PTH is lucky to have attracted the time and commitment of two formidable co-editors. I am most grateful for BC and AZW to contribute their writings and take the time to edit, moderate and upkeep this cyber-zine. With our formidable YLH, the trio have been helping me in keeping the elusive ‘fine [im]balance here. Please welcome them – I am sure that their identities are not new to the readers. Here are brief profiles that reflect their interests, pursuits and more – Raza Rumi (founding editor, PTH)
B. Civilian escaped from an unpopular political history as a libertarian into the world of Dilbert. He has recently liberated himself from this refuge and has become a student of Law, not the texts that are taught and qualify a student for a degree, but the great principles underlying the nature and kinds of human interaction. His initial and child-fresh contributions to PTH are based on his dawning understanding of the nature of man and the interaction of man with the cosmos. B Civilian believes in a democratic, plural and progressive Pakistan as envisioned by Jinnah.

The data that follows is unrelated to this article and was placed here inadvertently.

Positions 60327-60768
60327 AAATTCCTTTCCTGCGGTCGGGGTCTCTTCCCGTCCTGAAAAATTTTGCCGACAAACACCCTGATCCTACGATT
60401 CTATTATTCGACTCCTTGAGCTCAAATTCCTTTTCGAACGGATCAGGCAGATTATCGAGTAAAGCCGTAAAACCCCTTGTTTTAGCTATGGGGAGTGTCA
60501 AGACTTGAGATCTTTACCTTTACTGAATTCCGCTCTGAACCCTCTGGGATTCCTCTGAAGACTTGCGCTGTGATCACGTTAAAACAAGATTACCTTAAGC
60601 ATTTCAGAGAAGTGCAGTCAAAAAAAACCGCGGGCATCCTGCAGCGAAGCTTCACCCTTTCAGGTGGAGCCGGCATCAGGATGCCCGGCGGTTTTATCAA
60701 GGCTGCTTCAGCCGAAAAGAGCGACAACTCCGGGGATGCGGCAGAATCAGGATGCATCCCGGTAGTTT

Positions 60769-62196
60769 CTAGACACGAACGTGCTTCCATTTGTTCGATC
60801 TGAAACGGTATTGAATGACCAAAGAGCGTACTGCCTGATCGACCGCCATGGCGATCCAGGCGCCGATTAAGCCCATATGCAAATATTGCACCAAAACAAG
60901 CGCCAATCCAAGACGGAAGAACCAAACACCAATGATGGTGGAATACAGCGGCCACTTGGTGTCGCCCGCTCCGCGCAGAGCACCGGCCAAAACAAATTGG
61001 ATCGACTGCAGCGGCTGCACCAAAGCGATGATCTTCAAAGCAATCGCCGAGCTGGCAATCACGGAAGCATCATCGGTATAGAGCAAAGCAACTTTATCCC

AZW is a Pakistani professional, currently found writing for PTH along the icy shores of Lake Ontario. He passionately believes in Pakistan as a progressive Muslim state that can become a model for Muslim world. AZW works in the financial markets, calls reading and long distance running his two favourite interests, if they ever can be classified as interests that are spelled out together. He strongly believes that society is a complex organism, yet for this organism to prosper, the underlying rules are quite simple. To start with, complete rule of law ensuring individual safety, honour, and property rights is a must. The government’s sole role is to provide protection of its citizens, ensure a level playing field for all the society members, and provide healthcare and up to high school education for free to all of its participants. That’s all there is for the government to do. Democracy and capitalism are by nature loud and garrulous. And it pains him to see that Pakistanis frighteningly jump on military bandwagon too often to look for artificial stability. He is cynically optimistic, believing that future is what we make of it, and the direction is as important as where we currently are.